I suppose if you do put tape on your camera you'll be more reaedily accepted as a serious street photog.
  11. Why not try an elastic bandage, the type used by athletes or medical patients for wrists, ankles and knees? Start wrapping it around your shooting wrist first. Then continue on and cover up the camera, leaving a small opening for the film advance and thumb (unless you use a winder, then cover it too), one longer slit for the RF/VF and last a hole just big enough for the lens. Then your hand and camera will be one camouflauged unit. When you shoot, people will think you're just wiping your brow and will never suspect your're photographing them. Plus, you'll never drop the camera or get it stolen. Voila, le mummy Leica!
  12. Why not just wear black gloves?
  13. Black photo masking tape! My M2 & M3 have worn it for years.
  14. Gil said it! Back in the bad old days a lot of us would tape up our chrome Leicas (and other brands) with Scotch Black Photographic Masking Tape which is a bit thicker than regular masking tape. Other than as protection there's little sense in doing it anymore. The average person today thinks that "real" pro cameras have to have humongous zoom lenses, motor drives, and look like they're made out of plastic. Or maybe folks just think that my beat-to-crap Leicas are so old that they don't actually work ;-) Or maybe I just don't feel self concious about using them so since I'm "acting natural" nobody pays me much mind.

    The black masking tape also acts as a padding against dings and scratches and has a dull glare free finish. Anybody who can manage to keep the plastic "protector" on the base plate for more than a month's use should have no trouble keeping a camera body taped up for a year or two between retapings.
  15. I just paid an extra $400 for a chrome M5 instead of a black one; give poor old chrome a chance! =)
  16. I'd like to clear up what I think is a misconception about using a balck camera because it is less conspicuous on the street. Black is indeed less conspicuous (particularly if you're wearing dark clothing) BEFORE you take the picture. If you're stalking a shot with a black object in your hand or around your neck people are less likely, at least in theory, to see it than if it is bright chrome. Once you proceed to take the shot, though, people are likely to see you taking the picture regardless whether your camera is black, chrome or yellow. Black is stealthy... it allows you to get closer to a subject without drawing attention. After that you're on your own... at least IMO.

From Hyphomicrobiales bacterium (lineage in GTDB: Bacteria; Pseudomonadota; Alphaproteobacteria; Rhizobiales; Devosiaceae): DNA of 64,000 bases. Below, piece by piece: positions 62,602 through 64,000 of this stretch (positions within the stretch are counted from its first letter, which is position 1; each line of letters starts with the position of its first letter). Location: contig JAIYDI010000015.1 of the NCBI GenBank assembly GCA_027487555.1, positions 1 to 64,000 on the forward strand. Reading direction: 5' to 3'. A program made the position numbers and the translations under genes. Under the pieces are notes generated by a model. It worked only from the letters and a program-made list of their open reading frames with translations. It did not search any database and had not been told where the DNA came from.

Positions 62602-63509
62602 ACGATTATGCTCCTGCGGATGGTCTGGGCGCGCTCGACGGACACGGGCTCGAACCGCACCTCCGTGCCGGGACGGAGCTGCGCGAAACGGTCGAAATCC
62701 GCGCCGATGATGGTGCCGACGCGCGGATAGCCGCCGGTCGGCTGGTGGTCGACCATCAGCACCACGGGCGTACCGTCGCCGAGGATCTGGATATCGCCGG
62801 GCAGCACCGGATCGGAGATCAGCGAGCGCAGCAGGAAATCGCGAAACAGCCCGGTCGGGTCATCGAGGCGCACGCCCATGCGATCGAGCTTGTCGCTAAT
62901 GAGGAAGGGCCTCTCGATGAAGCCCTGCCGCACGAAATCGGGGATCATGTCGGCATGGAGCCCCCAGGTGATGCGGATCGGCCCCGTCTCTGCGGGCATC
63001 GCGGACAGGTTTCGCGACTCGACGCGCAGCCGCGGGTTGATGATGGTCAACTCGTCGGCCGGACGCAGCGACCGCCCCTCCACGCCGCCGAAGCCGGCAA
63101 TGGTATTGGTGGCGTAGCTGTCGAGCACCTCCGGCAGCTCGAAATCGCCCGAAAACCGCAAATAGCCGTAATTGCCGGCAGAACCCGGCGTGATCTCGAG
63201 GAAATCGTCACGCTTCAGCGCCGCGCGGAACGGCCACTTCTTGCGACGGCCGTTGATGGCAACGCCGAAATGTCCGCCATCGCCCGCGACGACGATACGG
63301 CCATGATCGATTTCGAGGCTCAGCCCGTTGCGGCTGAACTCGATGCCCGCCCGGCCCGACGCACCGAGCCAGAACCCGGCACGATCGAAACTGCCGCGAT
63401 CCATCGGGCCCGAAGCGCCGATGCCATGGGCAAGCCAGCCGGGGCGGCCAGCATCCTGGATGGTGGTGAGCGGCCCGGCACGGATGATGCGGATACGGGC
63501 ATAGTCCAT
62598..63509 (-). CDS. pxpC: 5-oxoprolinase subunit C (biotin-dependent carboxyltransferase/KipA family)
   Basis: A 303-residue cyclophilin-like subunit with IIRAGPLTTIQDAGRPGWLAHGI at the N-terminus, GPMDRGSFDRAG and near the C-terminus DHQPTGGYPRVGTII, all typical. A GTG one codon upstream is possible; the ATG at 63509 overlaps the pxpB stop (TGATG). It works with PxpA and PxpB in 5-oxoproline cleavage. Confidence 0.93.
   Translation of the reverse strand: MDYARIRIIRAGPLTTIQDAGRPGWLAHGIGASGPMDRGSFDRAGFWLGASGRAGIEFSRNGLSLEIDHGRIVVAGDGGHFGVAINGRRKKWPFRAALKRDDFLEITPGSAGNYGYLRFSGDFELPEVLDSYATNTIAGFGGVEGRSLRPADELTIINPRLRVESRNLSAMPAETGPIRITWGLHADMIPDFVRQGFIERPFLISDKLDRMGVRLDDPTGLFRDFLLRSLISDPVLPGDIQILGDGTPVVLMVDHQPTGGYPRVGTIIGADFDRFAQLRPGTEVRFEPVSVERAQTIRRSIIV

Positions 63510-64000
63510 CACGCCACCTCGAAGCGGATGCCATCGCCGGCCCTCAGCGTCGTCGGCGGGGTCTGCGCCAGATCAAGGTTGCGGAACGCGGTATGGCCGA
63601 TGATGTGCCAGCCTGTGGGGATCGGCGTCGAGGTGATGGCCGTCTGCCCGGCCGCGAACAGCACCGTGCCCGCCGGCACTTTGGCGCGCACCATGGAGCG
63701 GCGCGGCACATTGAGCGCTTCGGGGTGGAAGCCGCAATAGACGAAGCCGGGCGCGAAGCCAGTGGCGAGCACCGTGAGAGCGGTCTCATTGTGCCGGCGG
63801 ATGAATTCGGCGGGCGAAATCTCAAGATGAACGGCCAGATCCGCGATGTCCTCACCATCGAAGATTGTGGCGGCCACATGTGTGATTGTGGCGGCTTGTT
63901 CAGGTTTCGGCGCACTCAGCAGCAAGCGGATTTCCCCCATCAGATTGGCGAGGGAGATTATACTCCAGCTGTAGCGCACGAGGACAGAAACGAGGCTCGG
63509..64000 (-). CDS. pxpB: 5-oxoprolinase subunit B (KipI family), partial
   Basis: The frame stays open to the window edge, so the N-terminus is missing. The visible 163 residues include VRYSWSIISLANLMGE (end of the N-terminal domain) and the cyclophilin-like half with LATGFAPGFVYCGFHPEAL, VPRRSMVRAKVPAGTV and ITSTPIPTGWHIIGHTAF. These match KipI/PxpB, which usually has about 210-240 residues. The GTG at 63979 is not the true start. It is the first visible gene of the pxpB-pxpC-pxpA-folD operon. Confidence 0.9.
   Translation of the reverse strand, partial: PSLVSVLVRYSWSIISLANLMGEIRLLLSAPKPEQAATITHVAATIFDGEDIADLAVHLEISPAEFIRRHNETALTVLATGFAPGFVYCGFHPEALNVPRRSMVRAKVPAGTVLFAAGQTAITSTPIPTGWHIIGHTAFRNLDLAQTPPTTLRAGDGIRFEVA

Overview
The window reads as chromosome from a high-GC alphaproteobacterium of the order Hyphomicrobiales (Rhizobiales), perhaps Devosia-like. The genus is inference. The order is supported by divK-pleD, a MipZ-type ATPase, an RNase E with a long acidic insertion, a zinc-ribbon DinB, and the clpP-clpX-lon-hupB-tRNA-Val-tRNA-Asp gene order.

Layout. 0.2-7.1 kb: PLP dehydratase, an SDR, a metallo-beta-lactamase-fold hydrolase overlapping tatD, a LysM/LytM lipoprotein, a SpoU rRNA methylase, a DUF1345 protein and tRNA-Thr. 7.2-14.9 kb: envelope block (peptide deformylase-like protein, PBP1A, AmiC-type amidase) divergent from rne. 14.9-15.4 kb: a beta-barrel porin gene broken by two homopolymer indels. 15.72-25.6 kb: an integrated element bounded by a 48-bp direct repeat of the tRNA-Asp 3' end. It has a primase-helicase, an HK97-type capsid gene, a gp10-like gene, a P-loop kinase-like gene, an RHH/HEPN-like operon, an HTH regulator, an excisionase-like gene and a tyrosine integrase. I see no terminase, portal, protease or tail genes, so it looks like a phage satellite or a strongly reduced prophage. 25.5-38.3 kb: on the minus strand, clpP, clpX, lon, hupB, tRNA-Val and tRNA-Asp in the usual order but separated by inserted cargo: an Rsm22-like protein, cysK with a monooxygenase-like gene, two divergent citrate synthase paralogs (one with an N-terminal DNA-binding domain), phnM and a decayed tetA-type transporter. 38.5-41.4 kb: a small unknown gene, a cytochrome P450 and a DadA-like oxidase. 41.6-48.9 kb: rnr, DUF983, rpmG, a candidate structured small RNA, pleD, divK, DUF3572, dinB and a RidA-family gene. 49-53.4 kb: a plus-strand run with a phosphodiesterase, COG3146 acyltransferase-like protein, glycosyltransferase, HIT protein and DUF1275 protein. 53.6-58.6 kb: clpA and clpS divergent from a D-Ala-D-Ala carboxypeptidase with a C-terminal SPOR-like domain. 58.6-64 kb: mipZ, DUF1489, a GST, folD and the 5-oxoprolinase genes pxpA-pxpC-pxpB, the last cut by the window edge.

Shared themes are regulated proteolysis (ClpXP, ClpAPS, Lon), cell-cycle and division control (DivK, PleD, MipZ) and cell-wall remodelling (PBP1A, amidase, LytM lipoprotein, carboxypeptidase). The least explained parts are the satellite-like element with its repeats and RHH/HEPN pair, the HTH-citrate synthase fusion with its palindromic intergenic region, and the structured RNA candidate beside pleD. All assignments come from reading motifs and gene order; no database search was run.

Just my two cents...

  17. "it allows you to get closer to a subject without drawing attention"

    Let me correct that... iy MAY allow you to get closer without drawing attention.

    Bottom line though is that technique is more important than camera color. I have a silver M6 with a silver Rapidwinder and a silver 50mm Summicron lens. It's pretty damn easy to identify it a camera. But I wrap the strap around my wrist and hold the camera instead of dangling it from around my neck. I usually hold it down at my side and when I spot a potential shot developing I nonchalantly move closer while putting the camera behind my leg.

    But I can see how a black camera could work to make you more inconspicuous. I certainly would not argue with someone who feels his black camera allows him to be more inconspicuous. It makes sense that it might. The idea is to to conceal your intentions until the last moment.

  18. Gabriel, I bought a black paint M4 for $700.

    Mike, You don't need stealth because "most" of what I've seen of yours were staged and/or static, no?
  19. One last thing... I remember reading once that Elliott Erwitt liked to keep his camera (a black M3) hidden underneath his coat. He had his leather Leica strap modified to add swivels and hooks so he could easily detach the camera and pull it out quickly for a shot. (His rig sounds similar to what is now the standard Domke strap with the swivels and hooks.) But the point is that Erwitt's approach was what I was talking about... conceal your intentions until the last moment. Don't walk around with a camera dangling around your neck.